In Georgia, the long-running debate as to whether the southern American state should legalize casinos is reportedly set to heat up next week with pro-gambling lawmakers expected to introduce re-tooled legislation.

According to a report from local television broadcaster WXIA-TV, last year saw pro-casino legislators fail in an attempt to pass a measure that would have asked voters to approve amending the state’s constitution in order to permit up to six Class III establishments including one for the nation’s ninth largest urban area around Atlanta.

Ron Stephens, a Republican member of the Georgia House Of Representatives, told WXIA-TV that the odds of the latest passing legislation, which would also ask voters to approve casino gambling in the state, are “better than last year” despite the issue not yet being visible in a big way.

“If you have a casino in the world, all eyes are focused on Georgia right now,” said Stephens. “It is the plum.”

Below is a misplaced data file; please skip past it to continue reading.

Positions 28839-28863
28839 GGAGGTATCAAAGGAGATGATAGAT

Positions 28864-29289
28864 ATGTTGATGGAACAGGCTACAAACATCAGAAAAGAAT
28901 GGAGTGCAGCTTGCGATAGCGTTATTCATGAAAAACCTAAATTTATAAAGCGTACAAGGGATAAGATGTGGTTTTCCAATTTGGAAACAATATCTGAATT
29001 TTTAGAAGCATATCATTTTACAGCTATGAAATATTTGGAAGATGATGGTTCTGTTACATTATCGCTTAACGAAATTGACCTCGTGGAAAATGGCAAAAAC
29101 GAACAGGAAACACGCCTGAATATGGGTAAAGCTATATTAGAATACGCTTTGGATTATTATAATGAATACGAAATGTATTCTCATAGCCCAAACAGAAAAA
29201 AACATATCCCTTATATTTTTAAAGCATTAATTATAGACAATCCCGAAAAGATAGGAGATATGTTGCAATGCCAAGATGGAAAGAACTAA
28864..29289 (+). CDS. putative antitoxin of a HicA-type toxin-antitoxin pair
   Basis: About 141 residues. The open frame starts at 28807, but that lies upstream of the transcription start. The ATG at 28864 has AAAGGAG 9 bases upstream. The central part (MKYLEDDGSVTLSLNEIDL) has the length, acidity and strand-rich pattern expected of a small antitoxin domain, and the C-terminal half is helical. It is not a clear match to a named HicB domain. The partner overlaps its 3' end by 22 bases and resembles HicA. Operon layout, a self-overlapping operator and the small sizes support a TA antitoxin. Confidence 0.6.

Although the final language of the legislation has yet to be confirmed, Stephens told WXIA-TV that this time around lawmakers are considering limiting the state to only two casinos while increasing the tax rate by 8% to around 20% with any funds earmarked for education programs. The representative for the suburbs of Savannah moreover revealed that the measure could include support for the Helping Outstanding Pupils Educationally (HOPE) merit-based secondary education scholarship and grant program alongside a new needs-based college scholarship fund.

Georgia Lieutenant Governor Casey Cagle reportedly told the television broadcaster that the issue of whether to permit casinos in the state of 10.2 million people “does not have a lot of momentum” since the previous incarnation of the legislation failed in March although the Republican acknowledged that this status could rapidly change.

“I predict this year we’re probably going to have a vote,” Stephens told WXIA-TV.

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